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ACCESS TO INTERNET IS NOT NEGOTIABLE: LAW MINISTER

Focus: GS-II Indian Polity, Prelims

Why in news?

Union Law Minister Ravi Shankar Prasad on 2nd march 2020 – said access to Internet is plainly non-negotiable as it flows from the right to information.

He also said that, the international arbitration centre at the National Capital, established under the New Delhi International Arbitration Act of 2019, would be “completely autonomous”. Foreign arbitrators would be permitted.

Supreme Court on Access to Internet and Fundamental Right

  • The Supreme Court had declared, on January 2020, that – Access to Internet is a Fundamental Right. A government cannot deprive the citizens of fundamental rights except under certain conditions explicitly mentioned in the Constitution.
  • The ruling came on hearing of a plea in connection with Internet blockade in Jammu and Kashmir since August 5 — in the view of revoking of Article 370 in the Union Territory.
  • Indian constitution makes the right to freedom of speech and expression a fundamental right for all citizens- listed in Article 19 (1)(a) of the Constitution. The Supreme Court has on many occasions expanded the scope of the right to freedom of speech and expression.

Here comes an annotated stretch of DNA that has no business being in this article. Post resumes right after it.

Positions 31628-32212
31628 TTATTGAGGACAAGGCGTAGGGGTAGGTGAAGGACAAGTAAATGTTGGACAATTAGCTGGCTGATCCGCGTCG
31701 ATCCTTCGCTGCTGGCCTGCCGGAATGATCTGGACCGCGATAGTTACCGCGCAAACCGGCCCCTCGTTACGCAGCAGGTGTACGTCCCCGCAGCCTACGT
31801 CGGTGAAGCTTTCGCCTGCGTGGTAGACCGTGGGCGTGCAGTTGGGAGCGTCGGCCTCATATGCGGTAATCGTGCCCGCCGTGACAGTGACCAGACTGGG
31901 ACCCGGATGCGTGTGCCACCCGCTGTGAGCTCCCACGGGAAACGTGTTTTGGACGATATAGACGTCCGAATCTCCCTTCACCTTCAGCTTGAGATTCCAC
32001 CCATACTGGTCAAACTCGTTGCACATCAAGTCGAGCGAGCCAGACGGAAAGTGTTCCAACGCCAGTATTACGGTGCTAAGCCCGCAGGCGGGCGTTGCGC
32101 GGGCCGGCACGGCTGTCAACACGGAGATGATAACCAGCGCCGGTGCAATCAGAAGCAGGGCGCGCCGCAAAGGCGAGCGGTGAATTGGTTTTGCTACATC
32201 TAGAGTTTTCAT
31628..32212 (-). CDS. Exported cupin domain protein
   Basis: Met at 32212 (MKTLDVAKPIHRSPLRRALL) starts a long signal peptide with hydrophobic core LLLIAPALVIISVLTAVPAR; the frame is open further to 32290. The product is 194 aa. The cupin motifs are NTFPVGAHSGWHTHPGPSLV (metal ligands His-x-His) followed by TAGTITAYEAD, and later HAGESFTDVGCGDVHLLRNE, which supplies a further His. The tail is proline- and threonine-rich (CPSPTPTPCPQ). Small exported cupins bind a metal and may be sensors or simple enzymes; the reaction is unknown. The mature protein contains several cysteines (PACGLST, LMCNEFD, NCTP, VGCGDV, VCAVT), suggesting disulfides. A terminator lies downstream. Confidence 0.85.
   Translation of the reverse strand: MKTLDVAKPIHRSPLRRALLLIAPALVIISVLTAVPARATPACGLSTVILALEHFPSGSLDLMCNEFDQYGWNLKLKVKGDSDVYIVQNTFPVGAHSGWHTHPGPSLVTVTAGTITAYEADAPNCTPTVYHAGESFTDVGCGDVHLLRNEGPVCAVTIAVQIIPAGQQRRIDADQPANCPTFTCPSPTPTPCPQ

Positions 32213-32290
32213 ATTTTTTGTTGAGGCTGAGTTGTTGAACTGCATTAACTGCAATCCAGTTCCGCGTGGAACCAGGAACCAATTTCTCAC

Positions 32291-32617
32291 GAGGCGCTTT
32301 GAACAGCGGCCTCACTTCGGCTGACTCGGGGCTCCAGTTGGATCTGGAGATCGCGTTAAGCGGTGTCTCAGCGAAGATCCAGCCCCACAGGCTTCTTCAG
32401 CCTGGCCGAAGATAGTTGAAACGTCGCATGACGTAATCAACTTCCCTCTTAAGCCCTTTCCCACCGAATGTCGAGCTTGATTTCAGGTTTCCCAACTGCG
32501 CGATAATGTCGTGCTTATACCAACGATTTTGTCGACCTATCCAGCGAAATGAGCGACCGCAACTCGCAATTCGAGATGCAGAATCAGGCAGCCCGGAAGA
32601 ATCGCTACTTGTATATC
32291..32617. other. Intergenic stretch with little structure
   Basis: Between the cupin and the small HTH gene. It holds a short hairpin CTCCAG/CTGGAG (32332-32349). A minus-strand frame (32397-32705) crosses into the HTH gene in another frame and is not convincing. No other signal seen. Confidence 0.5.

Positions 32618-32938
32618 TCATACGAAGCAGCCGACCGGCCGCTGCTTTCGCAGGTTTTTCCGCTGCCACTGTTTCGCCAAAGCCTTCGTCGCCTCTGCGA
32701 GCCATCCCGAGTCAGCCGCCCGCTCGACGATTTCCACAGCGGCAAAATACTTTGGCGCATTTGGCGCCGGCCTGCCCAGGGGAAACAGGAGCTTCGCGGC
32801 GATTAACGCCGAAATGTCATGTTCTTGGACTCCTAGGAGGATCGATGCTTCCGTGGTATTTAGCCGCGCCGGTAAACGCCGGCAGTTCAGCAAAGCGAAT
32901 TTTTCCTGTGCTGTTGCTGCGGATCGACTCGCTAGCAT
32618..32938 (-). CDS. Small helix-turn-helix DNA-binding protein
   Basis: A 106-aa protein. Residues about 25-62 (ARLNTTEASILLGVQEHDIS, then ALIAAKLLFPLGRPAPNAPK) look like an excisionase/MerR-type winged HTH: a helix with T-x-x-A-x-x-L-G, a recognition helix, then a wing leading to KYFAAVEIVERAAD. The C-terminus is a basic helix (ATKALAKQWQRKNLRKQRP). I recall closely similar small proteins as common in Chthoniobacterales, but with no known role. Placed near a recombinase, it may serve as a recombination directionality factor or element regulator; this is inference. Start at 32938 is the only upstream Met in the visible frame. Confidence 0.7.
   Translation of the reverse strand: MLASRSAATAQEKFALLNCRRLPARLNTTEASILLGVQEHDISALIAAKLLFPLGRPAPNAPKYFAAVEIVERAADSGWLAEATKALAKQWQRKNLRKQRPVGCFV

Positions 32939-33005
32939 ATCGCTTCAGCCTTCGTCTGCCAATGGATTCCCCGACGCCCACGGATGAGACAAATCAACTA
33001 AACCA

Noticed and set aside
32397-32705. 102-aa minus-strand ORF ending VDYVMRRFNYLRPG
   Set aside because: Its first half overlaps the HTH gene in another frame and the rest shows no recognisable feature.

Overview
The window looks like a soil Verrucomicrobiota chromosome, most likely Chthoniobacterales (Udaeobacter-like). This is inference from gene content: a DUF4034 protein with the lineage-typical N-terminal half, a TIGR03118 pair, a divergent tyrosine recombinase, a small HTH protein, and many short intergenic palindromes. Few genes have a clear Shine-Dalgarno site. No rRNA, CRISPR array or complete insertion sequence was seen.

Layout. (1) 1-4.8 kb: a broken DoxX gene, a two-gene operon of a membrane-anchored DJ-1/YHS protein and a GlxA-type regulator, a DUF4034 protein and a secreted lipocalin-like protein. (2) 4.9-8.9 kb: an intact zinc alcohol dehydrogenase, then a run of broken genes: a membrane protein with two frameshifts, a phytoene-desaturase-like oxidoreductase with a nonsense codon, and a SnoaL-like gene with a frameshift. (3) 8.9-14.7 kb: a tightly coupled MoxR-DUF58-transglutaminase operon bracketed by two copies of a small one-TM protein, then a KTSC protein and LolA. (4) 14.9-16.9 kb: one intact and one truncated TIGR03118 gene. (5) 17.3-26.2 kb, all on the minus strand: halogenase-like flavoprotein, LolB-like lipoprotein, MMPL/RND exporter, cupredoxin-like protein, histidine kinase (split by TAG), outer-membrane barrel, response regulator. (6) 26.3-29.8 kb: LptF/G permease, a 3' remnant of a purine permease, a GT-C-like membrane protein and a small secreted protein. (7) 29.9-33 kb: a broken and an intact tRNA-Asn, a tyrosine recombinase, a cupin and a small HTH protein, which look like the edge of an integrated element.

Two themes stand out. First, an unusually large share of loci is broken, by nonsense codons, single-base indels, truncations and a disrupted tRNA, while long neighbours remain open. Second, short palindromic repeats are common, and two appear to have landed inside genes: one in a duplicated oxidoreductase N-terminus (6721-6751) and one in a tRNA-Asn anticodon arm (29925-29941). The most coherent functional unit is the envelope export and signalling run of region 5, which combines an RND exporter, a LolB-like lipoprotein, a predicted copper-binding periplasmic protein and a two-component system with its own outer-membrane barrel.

• The Supreme Court ruling is also in sync with the United Nations recommendation that every country should make access to Internet a fundamental right.
  • A state cannot technically declare a service, facility or a kind protection as fundamental right as it requires interpretation of (by high courts and/or the Supreme Court) or amendment to the Constitution by Parliament.

Article 19. Protection of certain rights regarding freedom of speech etc.,

Clause (1) All citizens shall have the right

  1. to freedom of speech and expression;
  2. to assemble peaceably and without arms;
  3. to form associations or unions;
  4. to move freely throughout the territory of India;
  5. to reside and settle in any part of the territory of India; and
  6. omitted
  7. to practise any profession, or to carry on any occupation, trade or business

The State can enact laws that imposes reasonable restrictions on the exercise of the right in the Interests of:

  1. the sovereignty and integrity of India,
  2. the security of the State,
  3. friendly relations with foreign States,
  4. public order, decency or morality
  5. in relation to contempt of court, defamation or
  6. incitement to an offence
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